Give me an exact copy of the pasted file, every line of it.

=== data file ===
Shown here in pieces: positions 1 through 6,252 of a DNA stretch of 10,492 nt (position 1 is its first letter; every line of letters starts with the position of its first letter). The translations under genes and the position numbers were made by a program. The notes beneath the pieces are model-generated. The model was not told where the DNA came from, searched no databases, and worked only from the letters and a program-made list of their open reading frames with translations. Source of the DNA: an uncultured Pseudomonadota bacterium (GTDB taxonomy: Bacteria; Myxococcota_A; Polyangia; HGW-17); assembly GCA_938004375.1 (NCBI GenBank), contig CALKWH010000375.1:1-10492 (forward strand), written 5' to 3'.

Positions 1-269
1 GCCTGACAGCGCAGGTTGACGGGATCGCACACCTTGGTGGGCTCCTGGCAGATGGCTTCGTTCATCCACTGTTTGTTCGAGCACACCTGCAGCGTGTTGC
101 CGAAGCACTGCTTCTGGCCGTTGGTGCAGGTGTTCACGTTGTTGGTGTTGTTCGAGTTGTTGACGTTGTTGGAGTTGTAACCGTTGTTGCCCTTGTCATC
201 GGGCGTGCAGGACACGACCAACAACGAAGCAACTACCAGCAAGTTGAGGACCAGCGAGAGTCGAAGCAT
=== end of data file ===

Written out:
Shown here in pieces: positions 1 through 6,252 of a DNA stretch of 10,492 nt (position 1 is its first letter; every line of letters starts with the position of its first letter). The translations under genes and the position numbers were made by a program. The notes beneath the pieces are model-generated. The model was not told where the DNA came from, searched no databases, and worked only from the letters and a program-made list of their open reading frames with translations. Source of the DNA: an uncultured Pseudomonadota bacterium (GTDB taxonomy: Bacteria; Myxococcota_A; Polyangia; HGW-17); assembly GCA_938004375.1 (NCBI GenBank), contig CALKWH010000375.1:1-10492 (forward strand), written 5' to 3'.

Positions 1-269
1 GCCTGACAGCGCAGGTTGACGGGATCGCACACCTTGGTGGGCTCCTGGCAGATGGCTTCGTTCATCCACTGTTTGTTCGAGCACACCTGCAGCGTGTTGC
101 CGAAGCACTGCTTCTGGCCGTTGGTGCAGGTGTTCACGTTGTTGGTGTTGTTCGAGTTGTTGACGTTGTTGGAGTTGTAACCGTTGTTGCCCTTGTCATC
201 GGGCGTGCAGGACACGACCAACAACGAAGCAACTACCAGCAAGTTGAGGACCAGCGAGAGTCGAAGCAT